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The relationship between peripheral blood mononuclear cells telomere length and diet - unexpected effect of red meat

Overview of attention for article published in Nutrition Journal, July 2016
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About this Attention Score

  • In the top 5% of all research outputs scored by Altmetric
  • Among the highest-scoring outputs from this source (#41 of 1,402)
  • High Attention Score compared to outputs of the same age (99th percentile)

Mentioned by

news
1 news outlet
twitter
408 tweeters
facebook
15 Facebook pages
reddit
5 Redditors

Citations

dimensions_citation
21 Dimensions

Readers on

mendeley
139 Mendeley
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Title
The relationship between peripheral blood mononuclear cells telomere length and diet - unexpected effect of red meat
Published in
Nutrition Journal, July 2016
DOI 10.1186/s12937-016-0189-2
Pubmed ID
Authors

Marek Kasielski, Makandjou-Ola Eusebio, Mirosława Pietruczuk, Dariusz Nowak

Abstract

Repeated nucleotide sequences combined with proteins called telomeres cover chromosome ends and dictate cells lifespan. Many factors can modify telomere length, among them are: nutrition and smoking habits, physical activities and socioeconomic status measured by education level. The aim of the study was to determine the influence of above mentioned factors on peripheral blood mononuclear cells telomere length. Study included 28 subjects (seven male and 21 female, age 18-65 years.), smokers and non-smokers without any serious health problems in past and present. Following a basic medical examination, patients completed the food frequency questionnaire with 17 foods and beverages most common groups and gave blood for testing. PBMC telomere length were measured with qualitative real-time Polymerase Chain Reaction (rtPCR) method and expressed as a T/S ratio. Among nine food types (cereal, fruits, vegetables, diary, red meat, poultry, fish, sweets and salty snacks) and eight beverages (juices, coffee, tea, mineral water, alcoholic- and sweetened carbonated beverages) only intake of red meat was related to T/S ratio. Individuals with increased consumption of red meat have had higher T/S ratio and the strongest significant differences were observed between consumer groups: "never" and "1-2 daily" (p = 0.02). Smoking habits, physical activity, LDL and HDL concentrations, and education level were not related to telomere length, directly or as a covariates. Unexpected correlation of telomere length with the frequency of consumption of red meat indicates the need for further in-depth research and may undermine some accepted concepts of adverse effects of this diet on the health status and life longevity.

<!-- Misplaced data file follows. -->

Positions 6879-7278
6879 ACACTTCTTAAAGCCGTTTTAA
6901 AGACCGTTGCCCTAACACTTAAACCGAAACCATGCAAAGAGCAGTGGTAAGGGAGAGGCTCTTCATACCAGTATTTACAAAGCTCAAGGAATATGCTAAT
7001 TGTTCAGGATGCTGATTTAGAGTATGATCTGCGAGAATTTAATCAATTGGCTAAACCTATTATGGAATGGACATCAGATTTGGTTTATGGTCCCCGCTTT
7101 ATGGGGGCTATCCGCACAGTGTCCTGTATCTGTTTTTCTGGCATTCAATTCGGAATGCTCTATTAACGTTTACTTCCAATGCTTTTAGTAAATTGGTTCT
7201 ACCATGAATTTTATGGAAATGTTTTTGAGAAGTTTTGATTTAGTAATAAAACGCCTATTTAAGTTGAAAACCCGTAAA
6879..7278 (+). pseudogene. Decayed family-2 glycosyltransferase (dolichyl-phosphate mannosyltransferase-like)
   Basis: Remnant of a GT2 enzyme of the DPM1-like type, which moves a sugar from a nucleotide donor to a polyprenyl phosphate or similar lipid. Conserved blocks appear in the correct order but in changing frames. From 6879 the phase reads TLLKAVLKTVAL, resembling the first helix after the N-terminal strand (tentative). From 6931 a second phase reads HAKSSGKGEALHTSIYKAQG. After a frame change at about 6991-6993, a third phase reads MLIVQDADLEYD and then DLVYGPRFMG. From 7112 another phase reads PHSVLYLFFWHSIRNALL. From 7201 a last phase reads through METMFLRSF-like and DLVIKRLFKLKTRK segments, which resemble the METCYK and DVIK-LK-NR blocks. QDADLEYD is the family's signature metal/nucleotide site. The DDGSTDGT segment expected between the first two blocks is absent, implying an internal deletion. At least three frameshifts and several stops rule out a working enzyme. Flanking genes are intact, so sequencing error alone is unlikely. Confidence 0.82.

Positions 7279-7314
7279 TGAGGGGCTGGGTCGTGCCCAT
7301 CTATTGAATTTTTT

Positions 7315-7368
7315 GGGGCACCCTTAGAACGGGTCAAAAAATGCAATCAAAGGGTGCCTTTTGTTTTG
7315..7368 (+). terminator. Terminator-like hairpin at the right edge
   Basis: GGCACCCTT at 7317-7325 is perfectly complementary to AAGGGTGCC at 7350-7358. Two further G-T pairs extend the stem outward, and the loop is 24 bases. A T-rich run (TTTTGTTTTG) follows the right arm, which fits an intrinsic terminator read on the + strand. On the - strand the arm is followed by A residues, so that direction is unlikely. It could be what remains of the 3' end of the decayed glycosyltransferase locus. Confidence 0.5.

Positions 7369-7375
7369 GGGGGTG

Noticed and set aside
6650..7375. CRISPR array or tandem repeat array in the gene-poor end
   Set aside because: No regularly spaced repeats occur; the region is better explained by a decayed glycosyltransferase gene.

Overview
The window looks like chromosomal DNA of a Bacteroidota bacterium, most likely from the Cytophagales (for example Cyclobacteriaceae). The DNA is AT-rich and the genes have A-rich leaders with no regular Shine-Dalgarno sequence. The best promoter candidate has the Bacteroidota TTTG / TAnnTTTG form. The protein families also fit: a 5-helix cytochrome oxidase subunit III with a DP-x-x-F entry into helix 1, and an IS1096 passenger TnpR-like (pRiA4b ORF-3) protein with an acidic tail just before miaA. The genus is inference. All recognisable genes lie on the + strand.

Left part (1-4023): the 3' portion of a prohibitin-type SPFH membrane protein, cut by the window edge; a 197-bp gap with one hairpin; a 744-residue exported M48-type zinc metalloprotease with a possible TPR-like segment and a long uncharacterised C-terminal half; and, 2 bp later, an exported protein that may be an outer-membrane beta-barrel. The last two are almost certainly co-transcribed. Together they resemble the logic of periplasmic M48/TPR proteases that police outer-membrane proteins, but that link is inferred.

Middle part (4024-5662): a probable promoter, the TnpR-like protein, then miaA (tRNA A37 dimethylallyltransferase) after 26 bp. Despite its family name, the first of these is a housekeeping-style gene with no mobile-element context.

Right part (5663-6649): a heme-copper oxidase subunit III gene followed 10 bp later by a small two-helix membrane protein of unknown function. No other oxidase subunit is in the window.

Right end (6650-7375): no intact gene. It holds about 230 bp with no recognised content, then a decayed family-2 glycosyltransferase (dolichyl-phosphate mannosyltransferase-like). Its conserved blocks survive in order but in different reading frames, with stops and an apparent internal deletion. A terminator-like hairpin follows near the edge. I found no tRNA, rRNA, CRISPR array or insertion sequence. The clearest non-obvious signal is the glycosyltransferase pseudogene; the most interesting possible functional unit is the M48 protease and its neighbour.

Twitter Demographics

The data shown below were collected from the profiles of 408 tweeters who shared this research output. Click here to find out more about how the information was compiled.

Mendeley readers

The data shown below were compiled from readership statistics for 139 Mendeley readers of this research output. Click here to see the associated Mendeley record.

Geographical breakdown

Country Count As %
United States 1 <1%
Luxembourg 1 <1%
Unknown 137 99%

Demographic breakdown

Readers by professional status Count As %
Student > Bachelor 28 20%
Student > Ph. D. Student 15 11%
Student > Master 13 9%
Student > Doctoral Student 13 9%
Other 9 6%
Other 26 19%
Unknown 35 25%
Readers by discipline Count As %
Medicine and Dentistry 25 18%
Nursing and Health Professions 24 17%
Biochemistry, Genetics and Molecular Biology 14 10%
Agricultural and Biological Sciences 11 8%
Sports and Recreations 4 3%
Other 16 12%
Unknown 45 32%

Attention Score in Context

This research output has an Altmetric Attention Score of 285. This is our high-level measure of the quality and quantity of online attention that it has received. This Attention Score, as well as the ranking and number of research outputs shown below, was calculated when the research output was last mentioned on 12 August 2022.
All research outputs
#92,674
of 21,804,794 outputs
Outputs from Nutrition Journal
#41
of 1,402 outputs
Outputs of similar age
#2,042
of 273,602 outputs
Outputs of similar age from Nutrition Journal
#1
of 1 outputs
Altmetric has tracked 21,804,794 research outputs across all sources so far. Compared to these this one has done particularly well and is in the 99th percentile: it's in the top 5% of all research outputs ever tracked by Altmetric.
So far Altmetric has tracked 1,402 research outputs from this source. They typically receive a lot more attention than average, with a mean Attention Score of 34.4. This one has done particularly well, scoring higher than 97% of its peers.
Older research outputs will score higher simply because they've had more time to accumulate mentions. To account for age we can compare this Altmetric Attention Score to the 273,602 tracked outputs that were published within six weeks on either side of this one in any source. This one has done particularly well, scoring higher than 99% of its contemporaries.
We're also able to compare this research output to 1 others from the same source and published within six weeks on either side of this one. This one has scored higher than all of them